Anyway, George W. Bush, who is planning his own Presidential Library, has cut funding to many of our public libraries. In particular, the library in Salinas where it is said that he got some of his early exposure to the power of literature.
By Jim Hightower, AlterNet
In the depths of the Great Depression, not a single public library in America closed its doors. Banks went under, farmers went bankrupt, millions of people were out of work and out of luck—but the American public clung to its libraries, not only because of their inherent value to our society, but also because they are symbols of community strength and hope.
How lame, then, to see public officials today—from George W. Bush to city council members—reaching for the budget axe to whack library funding, forcing branches to close, valuable services to be eliminated, and hours to be cut. In a time of unprecedented wealth in America, in a time when governments dump billions of taxpayer dollars into corporate subsidies and boondoggles, our so-called leaders are failing the people by going after these true public treasures.
Check out Salinas, Calif.—a hard hit working-class city which is now the largest population in America without a public library. Ironically, this is the hometown of John Steinbeck, the prize-winning author of The Grapes of Wrath and other powerful works that chronicled the human spirit during the Depression years. Steinbeck knew that literature has the power to elevate the spirit and help people rise above difficult times, and it is said that he got some of his early exposure to the power of literature at the Salinas library.
Since Steinbeck's day, Salinas expanded to three branch libraries, one named after him. But now, all three have been closed by the city council, which is facing large budget deficits. This move shuts out the 1,900 people a day who count on the library for books, literacy courses, internet access, after-school programs and other services. Also, nearly three dozen employees have been shown the door.
“If all mankind minus one, were of one opinion, and only one person were of the contrary opinion, mankind would be no more justified in silencing that one person, than he, if he had the power, would be justified in silencing mankind. Were an opinion a personal possession of no value except to the owner; if to be obstructed in the enjoyment of it were simply a private injury, it would make some difference whether the injury was inflicted only on a few persons or on many. But the peculiar evil of silencing the expression of an opinion is, that it is robbing the human race; posterity as well as the existing generation; those who dissent from the opinion, still more than those who hold it. If the opinion is right, they are deprived of the opportunity of exchanging error for truth: if wrong, they lose, what is almost as great a benefit, the clearer perception and livelier impression of truth, produced by its collision with error.”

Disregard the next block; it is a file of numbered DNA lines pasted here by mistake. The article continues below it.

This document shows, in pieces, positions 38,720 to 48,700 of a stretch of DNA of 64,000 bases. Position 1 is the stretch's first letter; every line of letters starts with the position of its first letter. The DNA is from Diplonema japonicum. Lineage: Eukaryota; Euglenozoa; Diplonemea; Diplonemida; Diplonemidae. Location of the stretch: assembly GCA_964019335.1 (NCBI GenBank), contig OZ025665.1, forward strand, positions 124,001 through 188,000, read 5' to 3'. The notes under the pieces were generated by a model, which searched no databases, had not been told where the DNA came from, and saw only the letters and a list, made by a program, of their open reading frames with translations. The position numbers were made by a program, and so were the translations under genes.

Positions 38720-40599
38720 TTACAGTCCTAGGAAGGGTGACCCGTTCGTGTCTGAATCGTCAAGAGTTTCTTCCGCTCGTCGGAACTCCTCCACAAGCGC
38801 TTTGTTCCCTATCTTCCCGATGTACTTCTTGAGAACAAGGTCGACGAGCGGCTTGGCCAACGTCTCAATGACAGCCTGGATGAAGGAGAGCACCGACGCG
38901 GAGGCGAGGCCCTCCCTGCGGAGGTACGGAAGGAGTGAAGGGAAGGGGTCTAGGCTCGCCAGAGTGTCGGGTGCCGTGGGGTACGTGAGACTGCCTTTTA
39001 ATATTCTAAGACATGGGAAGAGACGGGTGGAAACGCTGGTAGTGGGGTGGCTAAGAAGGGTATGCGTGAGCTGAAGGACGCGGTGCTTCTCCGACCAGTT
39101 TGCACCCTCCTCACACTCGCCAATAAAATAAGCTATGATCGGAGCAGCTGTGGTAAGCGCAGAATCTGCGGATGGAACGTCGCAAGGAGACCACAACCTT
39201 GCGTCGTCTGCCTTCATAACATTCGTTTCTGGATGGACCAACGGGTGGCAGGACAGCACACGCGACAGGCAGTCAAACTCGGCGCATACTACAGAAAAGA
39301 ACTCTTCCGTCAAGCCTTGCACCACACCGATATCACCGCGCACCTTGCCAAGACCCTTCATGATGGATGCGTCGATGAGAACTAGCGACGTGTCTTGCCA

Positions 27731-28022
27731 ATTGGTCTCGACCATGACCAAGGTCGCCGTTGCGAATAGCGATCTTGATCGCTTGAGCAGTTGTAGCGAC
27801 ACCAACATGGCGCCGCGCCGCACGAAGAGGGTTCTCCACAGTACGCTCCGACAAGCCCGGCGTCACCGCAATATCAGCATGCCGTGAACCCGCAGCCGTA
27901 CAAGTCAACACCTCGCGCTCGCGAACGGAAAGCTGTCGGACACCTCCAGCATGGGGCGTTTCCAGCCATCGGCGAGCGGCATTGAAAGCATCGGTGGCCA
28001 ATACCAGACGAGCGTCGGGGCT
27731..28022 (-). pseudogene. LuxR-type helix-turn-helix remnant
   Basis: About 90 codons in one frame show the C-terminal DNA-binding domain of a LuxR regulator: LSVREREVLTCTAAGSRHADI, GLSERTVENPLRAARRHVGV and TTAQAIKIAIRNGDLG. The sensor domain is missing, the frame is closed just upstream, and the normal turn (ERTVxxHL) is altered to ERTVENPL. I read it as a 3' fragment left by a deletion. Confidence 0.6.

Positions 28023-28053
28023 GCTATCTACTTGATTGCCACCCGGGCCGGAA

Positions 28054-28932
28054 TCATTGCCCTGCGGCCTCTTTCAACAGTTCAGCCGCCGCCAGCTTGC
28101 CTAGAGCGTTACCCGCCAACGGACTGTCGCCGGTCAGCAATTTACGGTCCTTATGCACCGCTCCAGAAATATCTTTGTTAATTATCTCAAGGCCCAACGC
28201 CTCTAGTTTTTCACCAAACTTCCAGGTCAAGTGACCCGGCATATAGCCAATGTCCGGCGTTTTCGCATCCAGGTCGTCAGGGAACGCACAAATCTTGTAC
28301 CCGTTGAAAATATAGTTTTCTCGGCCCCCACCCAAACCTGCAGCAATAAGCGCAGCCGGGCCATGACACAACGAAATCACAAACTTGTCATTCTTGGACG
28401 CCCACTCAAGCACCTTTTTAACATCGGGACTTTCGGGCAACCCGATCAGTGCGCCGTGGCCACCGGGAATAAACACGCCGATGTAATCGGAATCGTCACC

- On Liberty, John Stuart Mill
According to the Records of the Grand Historian, after Qin Shi Huang, the first emperor of China, unified China in 221 BC, his chancellor Li Si suggested suppressing the freedom of speech, unifying all thoughts and political opinions. This was justified by accusations that the intelligentsia sang false praise and raised dissent through libel.
Beginning in 213 BC, all classic works of the Hundred Schools of Thought — except those from Li Si's own school of philosophy known as legalism — were subject to burning.
Li Si proposed that all histories in the imperial archives except those written by the Qin historians be burned; that the Classic of Poetry, the Classic of History, and works by scholars of different schools be handed in to the local authorities for burning; that anyone discussing these two particular books be executed; that those using ancient examples to satirize contemporary politics be put to death, along with their families; that authorities who failed to report cases that came to their attention were equally guilty; and that those who had not burned the listed books within 30 days of the decree were to be banished to the north as convicts working on building the Great Wall. The only books to be spared in the destruction were books on medicine, agriculture and divination.